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Information at a glance:
Capacity: 8 GB
Device encryption: USB 2.0 Flash Drive
Contact brand: Kingston: www.amazon.co.uk
RRP: 5.99 GBP
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Inspired by the PNY brand swivel cap, Kingston has adopted their own interpretation in protecting the flash drive's pin-head without using the traditional cap; which use to get lost in transit - one of the pitfalls of USB flash device portability. They've called this device design 'Generation 2' - which is integrated within the 'DataTraveler' brand. Kingston has embarked on a myriad of creative brain-power to come up with a clever abbreviation for 'Generation 2'; they've called it 'G2' - it fits perfectly on the chiselled plastic cover corner; three millimetre squared. Considering the dimensions of the flash device is 5.5 X 1.5 X 0.5 centimetres - (including the swivel pin-head protector). A labelled identity abbreviation was the only option. It reads 'DT101G2'; resembling a dodgy vehicle number-plate. Below the array of letters and digits, looking inferior, alas more important to the user, reads 8GB. Overall the aesthetics simulates a well sucked stick of Blackpool rock accompanied with the cattle grid candy ridges. You would've ascertained Kingston might of come up with a blue-print design rather more user friendly to the derriere, if you dared to store it in the back pocket. The sharpness of the edges leaves cattle grid marks on your supply skin if sat on. A unique selling point; Kingston forgot to mention on their web site. Although you do get free customer service if you have difficulties with the pen drive; regardless what it is. Alas, my mind boggles.
The cattle grid approach to its design is bemusing; plus its robustness is flimsier than a PNY attaché swivel headed device; in fact it looks like PNY attache's impoverish cousin. What Kingston has been deficient in product design, they've thrown in the kitchen sink when it comes to their 'auto-run' software and affiliated partner's package; without prompting the software application starts up automatically, as soon as the device has been slotted into a CPU USB port. Kingston named the software 'UrDrive' - in retrospect it should've been called 'WhydoineedthisSoftware?' - Yes, that's right you don't really need this 'UrDrive' software, the only reason why it's on the flash drive is to facilitate their partner's affiliations. When you first slot in the device into the USB port the 'auto-run' starts, it takes centre stage, all guns blazing, announcing your CPU system needs security checks, asking you to sign-up with affiliate partners, log-in to the 'UrDrive' package. You're losing out if you don't. Infuriatingly I blurt at my monitor: 'It's UrDrive Kingston - not my drive?' The software eats up 0.56 GB of 'your' flash memory storage - so instead of 8 GB of digital storage, your actual memory facility is: 7.44 GB - nearer to 7 GB than the advertised storage description. 'UrDrive' is an infestation of short-cut URL's, apps, and a 'logo marathon' of statements, claiming you can load music files, load digital photos', and load movie files. The filing system is already installed; 'UrDrive' sorts out all of the types of digital data for you, without any prompting, organising, or personalise file management. 'UrDrive' epitomises a meticulously fussy cleaner who incessantly files away your desktop papers in neat little piles, and you're left exasperated, because if you want all your files in one massive folder of junk. 'UrDrive' can't quite grasp this concept of file untidiness. The interface skin is based on a very early version of Real Time media players, and the icons suffer from an alien-skin renaissance. The chosen 'exe file' icon epitomises a 'Landseer Lion head'; instead it's a vibrant rouge human head block - hardly state of the art design. Once you open up the drive, you'll be please to learn a uninstall 'exe' file exists; this'll uninstall the loathsome 'UrDrive' software. Inadvertently, by eradicating the 'UrDrive' software, your portable drive will have storage close to the advertised storage of 8GB. Eight Gigs is enough memory to deal with all your work/home digital data within reason. Kingston should have this software as an option rather than assuming users will want it on the get go.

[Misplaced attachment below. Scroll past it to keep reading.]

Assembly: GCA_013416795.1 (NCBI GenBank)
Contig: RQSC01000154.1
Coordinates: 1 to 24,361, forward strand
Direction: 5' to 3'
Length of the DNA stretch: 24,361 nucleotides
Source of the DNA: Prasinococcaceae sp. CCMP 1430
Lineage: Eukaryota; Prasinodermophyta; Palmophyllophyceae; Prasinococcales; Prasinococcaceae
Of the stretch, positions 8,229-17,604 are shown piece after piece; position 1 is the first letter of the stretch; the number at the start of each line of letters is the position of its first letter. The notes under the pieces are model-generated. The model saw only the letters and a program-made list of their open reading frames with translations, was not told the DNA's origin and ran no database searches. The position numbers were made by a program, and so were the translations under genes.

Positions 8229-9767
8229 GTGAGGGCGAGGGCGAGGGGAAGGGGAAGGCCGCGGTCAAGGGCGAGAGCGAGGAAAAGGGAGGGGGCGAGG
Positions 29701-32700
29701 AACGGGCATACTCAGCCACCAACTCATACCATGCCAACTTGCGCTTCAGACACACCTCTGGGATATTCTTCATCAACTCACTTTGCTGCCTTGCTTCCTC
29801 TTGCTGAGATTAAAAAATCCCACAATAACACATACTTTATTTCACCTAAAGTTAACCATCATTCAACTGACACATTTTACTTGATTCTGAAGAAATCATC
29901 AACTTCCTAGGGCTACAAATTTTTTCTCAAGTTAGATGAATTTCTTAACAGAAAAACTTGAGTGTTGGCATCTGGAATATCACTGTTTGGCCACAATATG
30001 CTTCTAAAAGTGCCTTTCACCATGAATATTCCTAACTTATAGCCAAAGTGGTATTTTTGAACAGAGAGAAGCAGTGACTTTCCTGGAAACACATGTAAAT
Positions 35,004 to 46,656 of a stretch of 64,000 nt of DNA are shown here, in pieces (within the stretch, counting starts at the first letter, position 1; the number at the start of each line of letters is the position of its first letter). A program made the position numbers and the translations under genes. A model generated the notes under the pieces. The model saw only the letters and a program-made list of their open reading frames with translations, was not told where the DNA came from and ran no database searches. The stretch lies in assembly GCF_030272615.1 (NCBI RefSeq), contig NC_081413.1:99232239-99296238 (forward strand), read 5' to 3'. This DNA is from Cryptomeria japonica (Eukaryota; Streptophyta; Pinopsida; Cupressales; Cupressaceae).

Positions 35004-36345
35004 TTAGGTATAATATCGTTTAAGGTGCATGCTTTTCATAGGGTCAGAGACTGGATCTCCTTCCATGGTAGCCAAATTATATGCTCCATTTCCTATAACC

Speed; it's not to be sniffed at.
As a rule, I usually within the first few days of purchase, I tend to vigorously test the portable drive over a 35 - 40 minute time period, whereby the drive is tested for speed of reading and writing digital data. The data produced is riveting stuff for a flash drive maniac who watches eagerly the average speed of each component, and jots it down. I know you eager to read the results, so here they are:
Read Speed: 19.52 MB/s (Mega Bytes per second)
Write Speed: 2.04 MB/s (Mega Bytes per second)
Duration of test: 39 minutes 56 seconds.
Over time the speeds could deteriorate due to usage. Compared to other portable flash drives the read speed is at the top end of the portable device speed league (in the top 20% of drives over 2GB of storage). However, the write speed is at the bottom end of the portable device speed league.
Windows 7, Vista, XP, Mac Os X, 10.5; plus good news for those who prefer Linus version 2.6 CPU system. The problem is, 'UrDrive' doesn't run on Mac's or Linus CPU systems. I can hear your disappointment; a good reason to convert to Linus perhaps. On a brighter note there is no 'appzone' formulated add-ons, so great news for users who want their 8GB of storage after uninstalling 'UrDrive'.
The DT101G2 - 8GB storage device, is a mediocre portable flash device for digital storage - if you can forgive Kingston Technology Corporation, for the futile software and the minuscule key ring hole, presumably if you've a key ring the radius of a very well sucked polo mint - it's highly recommended. In my opinion, it gets 3 stars.